Photo credit: http://www.vlicious.org/2011/12/international-trailer-for-john-maddens.html
I saw this film today at the cinema. I loved it, it is exceptional, and I am awarding it the title of My Film of the Year (always a dangerous thing to do in March!). I first saw Coriolanus in 2011 at the London Film Festival and so this film can happily have my 2012 Film of the Year accolade.
Cut and pasted from the IMDB Website:
THE BEST EXOTIC MARIGOLD HOTEL follows a group of British retirees who decide to "outsource" their retirement to less expensive and seemingly exotic India. Enticed by advertisements for the newly restored Marigold Hotel and bolstered with visions of a life of leisure, they arrive to find the palace a shell of its former self. Though the new environment is less luxurious than imagined, they are forever transformed by their shared experiences, discovering that life and love can begin again when you let go of the past.
You can see the trailer here:
The quality of this film is shown by the fact that this is the ONLY film that I have seen since I started reviewing where I have taken along my notebook and had my trusty pen to hand but where I have come away from the film with a blank page because I just wanted to sit back, relax, take the film in, and enjoy the experience. That is a first!
What did I like about it?
Firstly, the complexity of each of the characters in the film and the depth and richness of the relationships depicted between the various couplings. This is an ensemble cast film, there is no "lead" actor or couple and the screen time is very equitably shared. That means you are not in the company of one character for very long and the screen time for each character is therefore limited. Despite that, each and every character is a very detailed character study of a unique individual, with all their strengths and weaknesses, foibles and prejudices. I also loved the complexity of the relationships depicted between the various couplings; marriages and relationships were shown with all their darkness and light, warts and all; all the relationships felt real because the pressures on a marriage/relationship, and the faultlines running through a marriage/relationship, were shown honestly and accurately. I really believed that some of the characters had been married for forty years!
I am just going to talk about a couple of the characters that moved me the most, although I could easily write a detailed essay on each character in the piece. Maggie Smith, playing Muriel, starts out as a deeply unsympathetic character, with many "issues", especially around race. However, in two key scenes, which follow one after another, her real humanity and her true nature are revealed, and she reveals her "backstory" to us. That is the game changer. And, once you have heard her story, you will never see her in the same way again. It made me appreciate that you should never ever write anyone off just because you think they are one thing; you should always engage with everyone as a human being; you should afford everyone dignity and respect, a friendly ear and an open heart; and then you will often be surprised by the real person inside.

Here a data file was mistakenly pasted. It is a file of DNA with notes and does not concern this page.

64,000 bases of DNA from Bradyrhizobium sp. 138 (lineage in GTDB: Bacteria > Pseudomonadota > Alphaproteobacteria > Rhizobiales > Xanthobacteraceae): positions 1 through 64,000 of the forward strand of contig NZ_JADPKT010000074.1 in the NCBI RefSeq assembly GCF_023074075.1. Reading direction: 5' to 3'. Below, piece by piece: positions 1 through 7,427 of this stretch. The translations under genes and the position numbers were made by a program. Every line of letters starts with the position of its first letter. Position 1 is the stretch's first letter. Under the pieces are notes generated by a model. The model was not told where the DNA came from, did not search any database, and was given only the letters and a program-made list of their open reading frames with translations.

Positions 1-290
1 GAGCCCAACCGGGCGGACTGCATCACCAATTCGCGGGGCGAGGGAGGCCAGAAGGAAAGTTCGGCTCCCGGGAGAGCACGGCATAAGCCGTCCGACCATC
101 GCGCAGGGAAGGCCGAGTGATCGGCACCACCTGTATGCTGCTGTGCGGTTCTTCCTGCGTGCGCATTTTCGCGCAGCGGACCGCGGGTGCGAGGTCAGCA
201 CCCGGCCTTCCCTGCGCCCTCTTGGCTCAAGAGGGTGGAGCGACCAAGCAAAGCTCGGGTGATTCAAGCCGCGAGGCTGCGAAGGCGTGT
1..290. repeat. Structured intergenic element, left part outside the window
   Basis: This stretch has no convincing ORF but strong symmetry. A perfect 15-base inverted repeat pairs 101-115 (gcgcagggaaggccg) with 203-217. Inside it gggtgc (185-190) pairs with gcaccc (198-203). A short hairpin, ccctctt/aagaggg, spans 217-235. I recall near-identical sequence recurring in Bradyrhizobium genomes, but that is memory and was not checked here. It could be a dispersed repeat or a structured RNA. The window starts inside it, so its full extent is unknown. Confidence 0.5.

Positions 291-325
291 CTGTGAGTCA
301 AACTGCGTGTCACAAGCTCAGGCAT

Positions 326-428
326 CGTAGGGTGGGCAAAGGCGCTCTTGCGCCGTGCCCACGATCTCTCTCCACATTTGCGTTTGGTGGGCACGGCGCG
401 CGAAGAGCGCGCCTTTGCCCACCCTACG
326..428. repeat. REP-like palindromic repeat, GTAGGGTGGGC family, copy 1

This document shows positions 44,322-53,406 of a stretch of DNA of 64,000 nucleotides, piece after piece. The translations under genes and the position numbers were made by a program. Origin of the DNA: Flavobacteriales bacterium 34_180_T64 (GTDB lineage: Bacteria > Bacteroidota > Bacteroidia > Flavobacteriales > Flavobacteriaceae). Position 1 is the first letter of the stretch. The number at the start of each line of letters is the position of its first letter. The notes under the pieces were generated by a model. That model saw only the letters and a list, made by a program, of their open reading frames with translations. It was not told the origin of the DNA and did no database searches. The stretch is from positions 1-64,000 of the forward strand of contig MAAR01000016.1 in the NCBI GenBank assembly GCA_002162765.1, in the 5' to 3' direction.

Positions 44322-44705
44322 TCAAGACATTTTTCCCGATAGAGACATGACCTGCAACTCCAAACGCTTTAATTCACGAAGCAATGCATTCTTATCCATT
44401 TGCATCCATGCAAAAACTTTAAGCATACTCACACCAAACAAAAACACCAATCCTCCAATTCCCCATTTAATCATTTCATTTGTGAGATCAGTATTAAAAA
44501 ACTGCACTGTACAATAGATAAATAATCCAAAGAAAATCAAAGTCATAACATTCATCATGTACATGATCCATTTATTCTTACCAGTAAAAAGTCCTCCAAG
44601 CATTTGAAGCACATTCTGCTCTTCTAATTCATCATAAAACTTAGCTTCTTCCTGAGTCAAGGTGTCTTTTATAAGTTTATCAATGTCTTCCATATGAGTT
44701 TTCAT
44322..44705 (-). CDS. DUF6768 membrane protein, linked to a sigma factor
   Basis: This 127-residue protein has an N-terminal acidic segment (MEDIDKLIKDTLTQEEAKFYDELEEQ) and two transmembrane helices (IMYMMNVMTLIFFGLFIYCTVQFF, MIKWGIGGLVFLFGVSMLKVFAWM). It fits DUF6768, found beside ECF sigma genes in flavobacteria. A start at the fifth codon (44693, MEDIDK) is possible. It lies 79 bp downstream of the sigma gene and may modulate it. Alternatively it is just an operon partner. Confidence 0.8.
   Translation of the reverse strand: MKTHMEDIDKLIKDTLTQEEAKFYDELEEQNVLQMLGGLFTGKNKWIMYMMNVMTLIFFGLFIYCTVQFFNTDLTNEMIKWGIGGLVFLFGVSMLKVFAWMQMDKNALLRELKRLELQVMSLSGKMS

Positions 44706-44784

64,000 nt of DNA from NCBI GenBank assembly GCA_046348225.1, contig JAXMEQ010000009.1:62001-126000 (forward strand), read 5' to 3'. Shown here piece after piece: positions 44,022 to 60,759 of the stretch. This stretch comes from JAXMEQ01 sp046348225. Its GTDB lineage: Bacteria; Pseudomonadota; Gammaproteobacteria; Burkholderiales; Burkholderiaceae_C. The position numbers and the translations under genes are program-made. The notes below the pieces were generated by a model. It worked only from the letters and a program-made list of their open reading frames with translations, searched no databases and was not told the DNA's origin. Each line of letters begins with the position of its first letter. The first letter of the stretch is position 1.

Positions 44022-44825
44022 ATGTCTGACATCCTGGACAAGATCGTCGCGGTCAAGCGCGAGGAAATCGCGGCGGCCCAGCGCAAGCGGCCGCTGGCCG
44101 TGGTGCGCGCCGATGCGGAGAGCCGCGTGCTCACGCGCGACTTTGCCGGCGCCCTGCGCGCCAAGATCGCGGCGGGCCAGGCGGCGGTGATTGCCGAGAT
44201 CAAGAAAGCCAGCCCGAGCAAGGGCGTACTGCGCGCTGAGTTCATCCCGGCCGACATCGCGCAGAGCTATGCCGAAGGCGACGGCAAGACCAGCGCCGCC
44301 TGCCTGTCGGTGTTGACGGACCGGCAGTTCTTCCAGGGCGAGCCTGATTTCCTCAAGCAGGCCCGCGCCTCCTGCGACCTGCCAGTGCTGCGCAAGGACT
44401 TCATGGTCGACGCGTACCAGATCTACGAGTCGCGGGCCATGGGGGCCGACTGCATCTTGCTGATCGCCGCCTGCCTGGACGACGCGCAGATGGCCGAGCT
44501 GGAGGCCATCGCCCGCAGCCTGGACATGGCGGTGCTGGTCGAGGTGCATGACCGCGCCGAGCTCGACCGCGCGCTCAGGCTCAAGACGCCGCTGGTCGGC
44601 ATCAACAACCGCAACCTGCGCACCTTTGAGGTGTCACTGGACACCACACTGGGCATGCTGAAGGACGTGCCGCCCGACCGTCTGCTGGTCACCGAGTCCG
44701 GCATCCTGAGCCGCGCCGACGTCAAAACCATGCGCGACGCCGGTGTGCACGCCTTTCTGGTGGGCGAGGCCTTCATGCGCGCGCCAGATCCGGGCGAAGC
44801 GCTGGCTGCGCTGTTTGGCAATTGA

I just fell in love with Bill Nighy playing Douglas. He really was a truly wonderful person. But he was stuck with Penelope Wilton, playing Jean, who just took him for granted, treated him like rubbish, and could not see, let alone appreciate, the diamond that she had in her possession. I was just willing him to leave her because he deserved so much better than her; I wanted him to have a wife/partner who would be loving and supportive and appreciate and credit him for the wonderful person that he was. Judi Dench, playing Evelyn, was just the person to do this. One of the most powerful scenes in the film for me, was when Douglas tells Jean exactly what he thinks and feels about her; I was really pleased that he finally spoke the truth that was in his heart. And the most moving scenes in the film for me were to watch the budding and blossoming friendship/relationship between Douglas and Evelyn as they start to spend more time with eachother and get to know eachother. I want them to live happily ever after!
Finally, Dev Patel playing Sonny, was a man after my own heart. He taught me the importance of blue skies thinking; believing in and following your dream; and, ultimately, standing up for what you believe in and the person whom you love, even if that means challenging what your family and community may think and believe to be right. This is a hard road to follow (believe me I should know!) but one that, if you stick with it, will reward you very richly. It is a path I have chosen in the past, and would chose to take again in the future; it is the only path worth following.
The film really captures the beauty of India - the chaos, the colours, the sounds, the smells, the hustle and bustle, the deep contrasts, just everything. It was a real joy to see the English abroad, starting out like fish out of water, but slowly and surely adapting to their new environment; initially just making the best of things but realising, as time goes on, that there is so much there for the taking if you just open your eyes and your heart.
And to finish, I loved the joy and the optimism that ran right the way through the film and the upbeat ending of the film; most characters end up happier at the end of the experience than they were at the start. The film also shows the resilience of the human spirit and its ability to overcome all the challenges and obstacles in its path if, and only if, you allow it to do so!
In summary, The Best Exotic Marigold Hotel is my 2012 Film of the Year!
Waiting to embark on their big adventure:
Photo credit: http://ilovethatfilm.blogspot.com/2012/02/best-exotic-marigold-hotel-john-madden.html